Include photographs (make sure they’re in focus) to complement your articles and news. You can use the group photo receiving a check from a donor or you, as the business, giving a check to an organization; however, make this type of posed shot infrequent. Make use of more storytelling shots, such as people using your products, kids involved in activities your nonprofit provides, employees working on a new machine. Think action, rather than staged. You do not have to hire a professional photographer, but try to get used to seeing life differently through the lens. Study photographs you like in other newsletters and marketing materials, and work on creating those kinds of images.

Maintain a healthy balance with content and images in your newsletter, especially if it is an e-newsletter. One image is fine, and you can include the rest on the web page you direct your reader to.

How often should you send your e-newsletter?

How often you send your newsletter depends on your organization, your audience, and your bandwidth. You could vary it and start slow, such as once every other month. But do send it the same day and time each month (or whatever interval you decide to use) so people will come to expect it.

You could then move into monthly, biweekly or weekly to stay even more on the minds of your readers. If you have a lot of events, a lot of activity, and constant movement within your organization, then weekly should be your goal to avoid cramming everything into a monthly newsletter. Avoid rehashing the same stories in the same way just to fill space, though. Keep the news fresh and exciting.

I would caution against sending one daily. That is a memo, not a newsletter, and one that will eventually be ignored, get you in the spam folder or make your reader unsubscribe. Newsletters are like special occasions or anniversaries — overdone, they lose their appeal.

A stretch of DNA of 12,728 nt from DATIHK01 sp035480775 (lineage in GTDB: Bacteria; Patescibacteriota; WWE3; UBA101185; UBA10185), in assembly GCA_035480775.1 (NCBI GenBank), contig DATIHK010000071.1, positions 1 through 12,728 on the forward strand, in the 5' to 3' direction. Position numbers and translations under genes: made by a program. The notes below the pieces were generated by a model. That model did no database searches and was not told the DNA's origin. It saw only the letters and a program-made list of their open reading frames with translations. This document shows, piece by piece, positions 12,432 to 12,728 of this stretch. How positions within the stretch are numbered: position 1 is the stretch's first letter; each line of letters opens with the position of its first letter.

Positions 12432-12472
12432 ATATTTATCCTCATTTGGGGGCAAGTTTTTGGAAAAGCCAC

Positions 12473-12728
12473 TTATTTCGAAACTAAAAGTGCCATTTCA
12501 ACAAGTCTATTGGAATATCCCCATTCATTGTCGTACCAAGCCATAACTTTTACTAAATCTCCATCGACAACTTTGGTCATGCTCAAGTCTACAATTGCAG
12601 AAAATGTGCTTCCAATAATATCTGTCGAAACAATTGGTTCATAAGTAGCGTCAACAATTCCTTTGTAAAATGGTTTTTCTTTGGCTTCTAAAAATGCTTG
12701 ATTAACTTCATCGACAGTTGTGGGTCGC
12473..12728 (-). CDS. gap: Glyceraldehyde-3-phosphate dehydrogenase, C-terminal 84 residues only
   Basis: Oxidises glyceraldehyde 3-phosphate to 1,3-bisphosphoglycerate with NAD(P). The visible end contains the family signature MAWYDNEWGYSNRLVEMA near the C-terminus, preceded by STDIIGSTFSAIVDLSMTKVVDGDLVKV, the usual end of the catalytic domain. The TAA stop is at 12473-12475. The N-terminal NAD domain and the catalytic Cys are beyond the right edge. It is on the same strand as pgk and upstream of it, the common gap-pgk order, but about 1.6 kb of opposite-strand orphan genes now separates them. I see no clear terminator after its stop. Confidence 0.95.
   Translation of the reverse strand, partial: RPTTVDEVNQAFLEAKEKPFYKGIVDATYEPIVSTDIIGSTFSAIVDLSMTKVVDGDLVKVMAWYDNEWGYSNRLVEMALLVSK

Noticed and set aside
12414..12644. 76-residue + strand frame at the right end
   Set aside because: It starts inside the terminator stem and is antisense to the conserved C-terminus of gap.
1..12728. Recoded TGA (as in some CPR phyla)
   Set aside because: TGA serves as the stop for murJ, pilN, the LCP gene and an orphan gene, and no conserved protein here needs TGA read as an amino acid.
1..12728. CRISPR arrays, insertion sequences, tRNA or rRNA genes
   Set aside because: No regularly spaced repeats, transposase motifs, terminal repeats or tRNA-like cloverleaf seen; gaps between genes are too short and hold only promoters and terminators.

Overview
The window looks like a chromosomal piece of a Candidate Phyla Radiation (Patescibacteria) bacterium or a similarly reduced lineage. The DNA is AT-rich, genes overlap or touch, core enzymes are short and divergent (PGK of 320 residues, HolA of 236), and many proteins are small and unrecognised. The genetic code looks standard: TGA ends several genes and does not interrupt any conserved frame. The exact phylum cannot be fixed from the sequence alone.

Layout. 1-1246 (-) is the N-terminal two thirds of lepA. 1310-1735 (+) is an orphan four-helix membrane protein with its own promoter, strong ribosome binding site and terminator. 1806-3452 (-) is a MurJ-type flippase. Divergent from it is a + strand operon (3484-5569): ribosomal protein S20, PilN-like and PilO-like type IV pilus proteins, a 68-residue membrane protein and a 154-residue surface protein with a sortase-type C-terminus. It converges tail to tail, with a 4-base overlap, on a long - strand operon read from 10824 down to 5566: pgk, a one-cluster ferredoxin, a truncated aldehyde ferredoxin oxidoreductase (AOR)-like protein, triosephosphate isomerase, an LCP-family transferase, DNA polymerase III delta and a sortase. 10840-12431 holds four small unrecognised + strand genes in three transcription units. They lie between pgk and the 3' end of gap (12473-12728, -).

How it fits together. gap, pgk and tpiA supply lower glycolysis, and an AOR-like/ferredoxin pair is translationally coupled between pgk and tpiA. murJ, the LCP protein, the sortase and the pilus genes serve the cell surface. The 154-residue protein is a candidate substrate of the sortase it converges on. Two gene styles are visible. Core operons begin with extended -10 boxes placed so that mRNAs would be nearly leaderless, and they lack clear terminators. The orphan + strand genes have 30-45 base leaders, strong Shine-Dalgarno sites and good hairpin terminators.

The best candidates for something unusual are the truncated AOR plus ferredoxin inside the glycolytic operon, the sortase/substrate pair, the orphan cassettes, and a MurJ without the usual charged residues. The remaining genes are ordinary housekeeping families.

The main thing is to keep your newsletter consistent.

Further benefits of your e-newsletter

Your newsletter is also a catalyst for repurposing your content. You can take snippets of your newsletter and format them for your social media and other marketing materials. It is also a great resource for continued media coverage on your organization. The stories you use in your newsletter should be shared with the media. Think about how to expand on the story, and then offer it to your media contacts.

Be sure to direct people to your newsletter through your media channels. Each time people visit your website, make sure it is easy for them to sign up for your newsletter, either through a pop-up box or at the point of purchase or donation. Have a place on your social media channels for them to sign up as well.

Your newsletter should also increase your website traffic if you direct subscribers to your site for more content.

Great newsletters are shared. Readers will forward e-newsletters to friends, family, colleagues and other contacts when they think an article will appeal to them. Those are people you would not have reached otherwise.

And finally, your newsletter primes your readers to make decisions to buy from you, donate or explore your organization further.

Remember that with each newsletter, you are trying to gain your reader’s trust. You are raising the bar on integrity with your business with each story you share. Building relationships takes time, and sending regular newsletters is a good way to start the process.